House Speaker John Boehner, R-Ohio, will not allow an increase in the debt ceiling to move through the House unless the amount of the increase includes an equal or greater amount of spending cuts.
His pledge, to be announced Tuesday at a Washington fiscal summit, once again sets Congress on a collision course with Senate Democrats and the White House over what was once a routine vote to raise the federal debt ceiling, which allows the U.S. government to continue to pay its bills without the risk of default.
“When the time comes, I will again insist on my simple principle of cuts and reforms greater than the debt limit increase,” Boehner will say at the Peter G. Peterson Foundation’s 2012 fiscal summit. “This is the only avenue I see right now to force the elected leadership of this country to solve our structural fiscal imbalance.”
Last summer, Republicans held the White House to the same standard in a show of brinksmanship that led to an 11th-hour deal, which included a plan to appoint a special panel to find $1.2 trillion in deficit reduction. The panel failed to come up with the savings, triggering automatic across-the-board cuts split between defense and non-defense cuts that Congress is currently scrambling to head off before they kick in next January.
Last week the GOP-controlled House offered a budget proposal to turn off the cuts for one year and replace the cuts to defense spending with cuts to domestic programs. Democrats do not oppose efforts to rework the deficit reduction deal but continue to insist that it include new tax revenue.
Congress is still grappling with the unintended consequences of the last debt ceiling showdown, but Boehner suggests that Republicans will not force the same brinksmanship, and could offer “a series of stop-gap measures” to raise the debt ceiling in order to negotiate a spending cuts package.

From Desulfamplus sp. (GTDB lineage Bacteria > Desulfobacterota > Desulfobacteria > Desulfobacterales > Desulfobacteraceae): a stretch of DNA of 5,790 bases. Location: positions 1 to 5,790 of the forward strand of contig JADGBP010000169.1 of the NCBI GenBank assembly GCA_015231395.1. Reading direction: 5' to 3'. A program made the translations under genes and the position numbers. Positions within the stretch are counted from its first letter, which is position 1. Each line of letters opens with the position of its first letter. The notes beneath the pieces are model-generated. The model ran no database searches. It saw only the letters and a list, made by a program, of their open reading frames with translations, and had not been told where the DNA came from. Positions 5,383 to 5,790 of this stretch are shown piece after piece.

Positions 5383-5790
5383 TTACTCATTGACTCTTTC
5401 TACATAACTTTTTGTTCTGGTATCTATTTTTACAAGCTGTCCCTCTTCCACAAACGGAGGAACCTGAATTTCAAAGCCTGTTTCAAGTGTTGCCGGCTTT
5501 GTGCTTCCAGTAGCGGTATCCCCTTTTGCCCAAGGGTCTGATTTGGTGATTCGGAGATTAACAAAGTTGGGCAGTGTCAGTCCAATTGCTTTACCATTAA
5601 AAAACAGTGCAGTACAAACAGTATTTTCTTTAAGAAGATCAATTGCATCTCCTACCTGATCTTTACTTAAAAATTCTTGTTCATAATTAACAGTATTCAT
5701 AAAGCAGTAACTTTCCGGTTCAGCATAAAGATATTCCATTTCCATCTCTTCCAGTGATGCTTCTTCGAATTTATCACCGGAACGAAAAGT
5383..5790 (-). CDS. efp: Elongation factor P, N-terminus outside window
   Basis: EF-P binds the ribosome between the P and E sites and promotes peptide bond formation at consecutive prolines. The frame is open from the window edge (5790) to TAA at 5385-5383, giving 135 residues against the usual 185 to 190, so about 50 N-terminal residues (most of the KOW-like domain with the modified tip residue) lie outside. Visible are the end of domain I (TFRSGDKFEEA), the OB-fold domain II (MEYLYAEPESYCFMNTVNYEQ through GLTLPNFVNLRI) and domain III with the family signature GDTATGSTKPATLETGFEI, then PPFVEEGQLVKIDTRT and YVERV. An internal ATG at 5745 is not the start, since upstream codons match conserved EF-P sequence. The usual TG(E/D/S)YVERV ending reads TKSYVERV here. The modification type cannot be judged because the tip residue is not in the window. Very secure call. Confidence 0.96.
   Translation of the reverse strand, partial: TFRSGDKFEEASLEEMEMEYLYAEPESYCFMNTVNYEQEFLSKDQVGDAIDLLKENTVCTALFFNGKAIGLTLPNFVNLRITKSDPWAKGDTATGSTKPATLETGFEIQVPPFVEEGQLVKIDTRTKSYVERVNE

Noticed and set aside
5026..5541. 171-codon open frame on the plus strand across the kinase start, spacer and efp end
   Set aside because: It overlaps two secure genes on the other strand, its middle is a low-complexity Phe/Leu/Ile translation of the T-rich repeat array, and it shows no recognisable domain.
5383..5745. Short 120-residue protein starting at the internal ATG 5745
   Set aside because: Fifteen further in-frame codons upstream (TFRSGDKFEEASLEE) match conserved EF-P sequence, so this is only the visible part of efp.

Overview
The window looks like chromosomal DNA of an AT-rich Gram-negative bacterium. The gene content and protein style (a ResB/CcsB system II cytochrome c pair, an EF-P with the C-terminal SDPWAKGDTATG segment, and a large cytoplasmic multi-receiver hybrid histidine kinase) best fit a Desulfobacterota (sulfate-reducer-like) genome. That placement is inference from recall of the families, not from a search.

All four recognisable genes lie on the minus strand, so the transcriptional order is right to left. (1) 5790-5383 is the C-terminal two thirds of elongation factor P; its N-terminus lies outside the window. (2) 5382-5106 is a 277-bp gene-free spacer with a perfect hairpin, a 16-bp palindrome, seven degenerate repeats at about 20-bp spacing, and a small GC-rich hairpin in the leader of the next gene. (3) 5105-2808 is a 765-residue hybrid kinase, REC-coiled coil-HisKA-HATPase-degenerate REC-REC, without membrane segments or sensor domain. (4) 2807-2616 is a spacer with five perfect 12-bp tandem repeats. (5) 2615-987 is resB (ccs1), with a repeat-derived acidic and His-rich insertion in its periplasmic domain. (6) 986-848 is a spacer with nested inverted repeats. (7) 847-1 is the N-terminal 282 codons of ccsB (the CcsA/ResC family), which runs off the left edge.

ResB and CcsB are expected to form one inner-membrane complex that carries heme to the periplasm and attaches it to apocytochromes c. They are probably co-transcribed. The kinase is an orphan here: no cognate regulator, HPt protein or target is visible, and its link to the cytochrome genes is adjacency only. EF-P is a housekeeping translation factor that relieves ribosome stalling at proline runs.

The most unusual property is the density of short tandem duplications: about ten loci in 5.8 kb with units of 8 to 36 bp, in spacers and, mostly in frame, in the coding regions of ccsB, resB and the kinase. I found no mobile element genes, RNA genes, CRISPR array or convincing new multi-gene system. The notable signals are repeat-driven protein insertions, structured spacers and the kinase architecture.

The debt ceiling vote is currently expected after Election Day, further ensuring a consequential lame duck session in which Congress will also have to address how to rework the across-the-board cuts set to begin Jan. 2, the Dec. 31 expiration of the Bush tax cuts and an expiration of a tax package that includes a payroll tax break and unemployment insurance benefits affecting millions of American workers.
Boehner also said the House will vote to extend the Bush tax cuts before the election, putting the chamber on record ahead of the lame duck negotiations. Their tax bill will also include instructions to expedite a broader overhaul of the tax code in 2013. “The bottom line is: if we do this right, this will be the last time we ever have to confront the uncertainty of expiring tax rates,” he will say, according to excerpts.
At the same summit, Treasury Secretary Timothy Geithner said he did not support Boehner’s effort to relive last summer’s debt ceiling showdown, saying he was hopeful Washington could deal with the debt ceiling increasing “without the drama and the pain and the damage [Republicans] caused the country.”
The two parties’ bargaining positions will be directly affected by the outcome of the 2012 elections, particularly if either the House, Senate or the White House switches parties. House Republicans are currently projected to hold on the House, which they currently control 242-190, but are likely to lose seats according to election forecasters.